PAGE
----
The intrauterine environment may impact the conceptus (embryo/foetus and associated extra-embryonic membranes) during ‘critical periods’ of development, when rapid cell divisions occur in various tissues of the body, and may alter expression of the foetal genome, and this may have lifelong consequences; a phenomenon known as foetal programming. Among intrauterine environmental factors, nutrition appears to play the most critical role in influencing placental and foetal growth. Changes in maternal nutritional status during pregnancy often results in permanent structural and functional deficits in foetal, as well as, postnatal growth of animals. Maternal undernutrition or overnutrition during pregnancy can impair foetal growth. Alterations of the insulin-like growth factor cascade are speculated to play a significant role in intrauterine nutrition-associated compromised foetal growth and foetal programming. Insulin-like growth factors, IGF-1 and IGF-2 are nutritionally sensitive proteins that are believed to modulate foetal and placental growth. The role of these growth factors in nutrition-associated deficits in ovine foetal and placental growth is the subject of this review.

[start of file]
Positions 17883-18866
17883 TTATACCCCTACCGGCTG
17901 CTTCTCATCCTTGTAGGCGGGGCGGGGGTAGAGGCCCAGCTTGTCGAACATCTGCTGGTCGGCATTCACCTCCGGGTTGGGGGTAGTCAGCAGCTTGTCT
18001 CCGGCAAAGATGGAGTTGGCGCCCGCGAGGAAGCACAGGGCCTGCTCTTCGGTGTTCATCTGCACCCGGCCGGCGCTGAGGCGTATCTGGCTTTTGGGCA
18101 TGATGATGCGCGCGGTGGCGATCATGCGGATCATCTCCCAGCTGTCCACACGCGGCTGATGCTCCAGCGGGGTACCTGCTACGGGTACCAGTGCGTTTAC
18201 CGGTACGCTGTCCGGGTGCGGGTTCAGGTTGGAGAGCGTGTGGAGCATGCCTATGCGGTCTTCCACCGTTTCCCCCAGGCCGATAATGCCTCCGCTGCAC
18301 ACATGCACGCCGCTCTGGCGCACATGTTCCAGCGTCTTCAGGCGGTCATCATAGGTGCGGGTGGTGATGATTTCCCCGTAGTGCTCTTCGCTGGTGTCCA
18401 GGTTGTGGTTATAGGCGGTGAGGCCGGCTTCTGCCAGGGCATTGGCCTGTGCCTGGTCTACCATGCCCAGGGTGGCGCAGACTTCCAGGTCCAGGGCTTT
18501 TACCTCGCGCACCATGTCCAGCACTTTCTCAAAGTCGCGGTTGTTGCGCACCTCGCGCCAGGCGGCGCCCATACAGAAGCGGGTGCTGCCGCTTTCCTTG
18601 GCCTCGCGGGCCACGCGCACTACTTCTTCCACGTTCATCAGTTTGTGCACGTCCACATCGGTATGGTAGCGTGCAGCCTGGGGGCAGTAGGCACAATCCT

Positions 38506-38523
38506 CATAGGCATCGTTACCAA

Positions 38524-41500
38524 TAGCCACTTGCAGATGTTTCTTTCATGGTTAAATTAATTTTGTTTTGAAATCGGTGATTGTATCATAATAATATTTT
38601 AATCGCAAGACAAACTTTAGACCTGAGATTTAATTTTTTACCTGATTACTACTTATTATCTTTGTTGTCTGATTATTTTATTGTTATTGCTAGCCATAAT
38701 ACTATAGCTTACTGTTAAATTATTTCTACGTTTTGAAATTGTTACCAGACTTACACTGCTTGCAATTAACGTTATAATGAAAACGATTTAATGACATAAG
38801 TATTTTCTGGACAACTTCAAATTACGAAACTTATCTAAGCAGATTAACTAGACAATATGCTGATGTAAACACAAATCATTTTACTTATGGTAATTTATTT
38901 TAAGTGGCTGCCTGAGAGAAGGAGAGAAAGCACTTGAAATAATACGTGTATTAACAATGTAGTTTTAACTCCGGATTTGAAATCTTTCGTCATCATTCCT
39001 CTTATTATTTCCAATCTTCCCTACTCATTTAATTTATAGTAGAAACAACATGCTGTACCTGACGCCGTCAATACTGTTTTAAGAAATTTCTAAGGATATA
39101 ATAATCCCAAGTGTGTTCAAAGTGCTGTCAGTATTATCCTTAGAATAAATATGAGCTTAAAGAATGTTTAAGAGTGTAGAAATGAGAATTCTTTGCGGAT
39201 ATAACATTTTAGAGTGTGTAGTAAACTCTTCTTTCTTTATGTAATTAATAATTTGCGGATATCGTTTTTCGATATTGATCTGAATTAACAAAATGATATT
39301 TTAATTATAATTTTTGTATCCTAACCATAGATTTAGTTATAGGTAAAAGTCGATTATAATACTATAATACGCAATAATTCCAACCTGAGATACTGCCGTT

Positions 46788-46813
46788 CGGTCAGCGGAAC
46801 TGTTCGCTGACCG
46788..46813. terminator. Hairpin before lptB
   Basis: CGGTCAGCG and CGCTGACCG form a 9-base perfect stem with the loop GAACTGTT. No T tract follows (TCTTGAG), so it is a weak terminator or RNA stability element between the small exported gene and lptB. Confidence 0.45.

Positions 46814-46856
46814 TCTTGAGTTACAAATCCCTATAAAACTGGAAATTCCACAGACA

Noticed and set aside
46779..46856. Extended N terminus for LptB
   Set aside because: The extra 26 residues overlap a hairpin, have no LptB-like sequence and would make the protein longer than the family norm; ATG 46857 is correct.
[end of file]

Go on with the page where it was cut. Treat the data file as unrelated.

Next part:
Animal reproduction science 04/2010; 121(3-4):189-96. DOI:10.1016/j.anireprosci.2010.04.007